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2014 Cross Season wrap up

I haven't posted here in a while but now that my season is all wrapped up I wanted to take the opportunity to share some highlights.

First off, cross is just the best. The race venues, the conditions, and the relaxed attitude of everyone involved makes this type of racing just plain fun. If you haven't tried this you should. There are ample opportunities right here in our own back yard to do so. Here are my top five reasons to consider giving it a try:

  1. It's either pretty easy, really really hard, or somewhere in between. You are the one who decides.
  2. It's a closed course so no one gets dropped. You may pass and get passed in return but odds are your race will turn into your own battle with the racers around you.
  3. You can use your mtb, your winter bike, or bring a race bike, a pit bike and a trainer bike like the Nyberger. They all work.
  4. From Sept to Dec odds are you can travel less than an hour from home and find a race. And that race will have fields for little ones. juniors, open CATS and masters.
  5. You can bring dogs. Not only are they welcomed but they'll have as much fun as you.

So here's a recap of my 2014 season. I hope some of the other club members share theirs. Some of your fellow clubs members (Wyatt!) have a lot to report on.

I am happy to say that my season exceeded all of my expectations. An early spring injury slowed the build up of my road race fitness but it ended up being very positive. I was feeling fresher than I ever had before in August and was able to carry that fitness right into cross season. I was also eager to back in it after missing the 2013 season due to mono.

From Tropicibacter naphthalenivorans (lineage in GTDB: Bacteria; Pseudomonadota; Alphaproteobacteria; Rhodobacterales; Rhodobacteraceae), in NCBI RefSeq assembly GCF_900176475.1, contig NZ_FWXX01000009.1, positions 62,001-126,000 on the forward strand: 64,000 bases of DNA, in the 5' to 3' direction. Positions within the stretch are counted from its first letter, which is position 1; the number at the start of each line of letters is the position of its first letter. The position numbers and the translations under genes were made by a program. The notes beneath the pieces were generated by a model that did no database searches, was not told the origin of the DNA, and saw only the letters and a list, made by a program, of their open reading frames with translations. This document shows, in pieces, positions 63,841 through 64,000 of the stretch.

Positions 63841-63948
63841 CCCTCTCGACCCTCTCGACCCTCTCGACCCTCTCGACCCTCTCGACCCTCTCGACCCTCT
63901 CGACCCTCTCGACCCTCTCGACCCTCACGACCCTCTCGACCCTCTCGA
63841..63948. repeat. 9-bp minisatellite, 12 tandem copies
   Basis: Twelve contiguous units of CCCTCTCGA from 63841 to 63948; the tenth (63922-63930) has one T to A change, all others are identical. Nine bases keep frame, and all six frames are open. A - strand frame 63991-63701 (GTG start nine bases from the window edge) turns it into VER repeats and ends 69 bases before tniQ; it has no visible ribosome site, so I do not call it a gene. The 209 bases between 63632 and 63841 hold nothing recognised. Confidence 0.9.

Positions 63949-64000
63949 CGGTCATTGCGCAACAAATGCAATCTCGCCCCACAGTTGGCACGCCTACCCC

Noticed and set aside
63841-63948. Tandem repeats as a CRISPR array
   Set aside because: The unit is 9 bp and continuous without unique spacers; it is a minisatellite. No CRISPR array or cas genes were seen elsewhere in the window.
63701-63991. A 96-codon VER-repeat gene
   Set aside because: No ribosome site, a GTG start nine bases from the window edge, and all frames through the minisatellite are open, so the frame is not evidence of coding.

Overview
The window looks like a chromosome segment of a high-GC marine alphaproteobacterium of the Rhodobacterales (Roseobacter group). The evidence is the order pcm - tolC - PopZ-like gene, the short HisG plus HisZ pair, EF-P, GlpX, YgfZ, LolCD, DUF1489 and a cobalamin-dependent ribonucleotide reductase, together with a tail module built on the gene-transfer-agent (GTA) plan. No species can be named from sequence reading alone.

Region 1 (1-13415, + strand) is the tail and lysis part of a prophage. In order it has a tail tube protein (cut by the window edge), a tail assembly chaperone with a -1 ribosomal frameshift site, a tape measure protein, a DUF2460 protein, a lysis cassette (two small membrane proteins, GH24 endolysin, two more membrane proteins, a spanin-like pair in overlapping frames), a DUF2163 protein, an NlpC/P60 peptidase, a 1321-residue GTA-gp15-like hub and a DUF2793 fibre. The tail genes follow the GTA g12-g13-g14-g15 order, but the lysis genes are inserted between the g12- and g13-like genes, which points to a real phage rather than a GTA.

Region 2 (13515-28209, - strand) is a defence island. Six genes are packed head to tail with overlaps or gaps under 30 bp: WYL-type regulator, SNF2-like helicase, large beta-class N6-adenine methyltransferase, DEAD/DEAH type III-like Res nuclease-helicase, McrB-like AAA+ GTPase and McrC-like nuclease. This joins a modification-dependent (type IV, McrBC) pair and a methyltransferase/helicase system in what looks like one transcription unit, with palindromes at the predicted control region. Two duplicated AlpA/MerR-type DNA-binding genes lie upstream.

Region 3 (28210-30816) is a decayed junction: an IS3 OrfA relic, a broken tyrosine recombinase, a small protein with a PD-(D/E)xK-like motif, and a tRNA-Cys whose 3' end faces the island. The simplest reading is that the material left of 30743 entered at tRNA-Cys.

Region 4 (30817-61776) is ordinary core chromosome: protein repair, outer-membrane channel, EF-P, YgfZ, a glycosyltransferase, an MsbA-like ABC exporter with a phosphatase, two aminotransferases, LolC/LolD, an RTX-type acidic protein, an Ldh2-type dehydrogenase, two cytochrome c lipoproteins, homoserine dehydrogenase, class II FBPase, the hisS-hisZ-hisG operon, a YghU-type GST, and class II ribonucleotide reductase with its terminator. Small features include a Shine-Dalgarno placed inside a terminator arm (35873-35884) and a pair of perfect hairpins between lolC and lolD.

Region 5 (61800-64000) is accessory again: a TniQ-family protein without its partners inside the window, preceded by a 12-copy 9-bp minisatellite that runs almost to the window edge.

My goals this season were to try as many new races (to me) as I could find. My schedule conflicted with both Gloucester and Providence so I shifted my focus to the smaller races in the NY/New England. I found that if I knew I had to go somewhere on a particular weekend I could usually find a local race to do while there.

In August I surprised myself with a win at Forest Park and that built up some confidence that I had never felt in previous years. I am a relative newbie to the sport (this was my 4th full season) and am not accustomed to being the guy to beat. That was followed by a 2nd place at Butternut and back to back wins in the first two CT series races at Silk City and Hartford Riverfront. At this point I wanted to ride the wave as long as I could manage.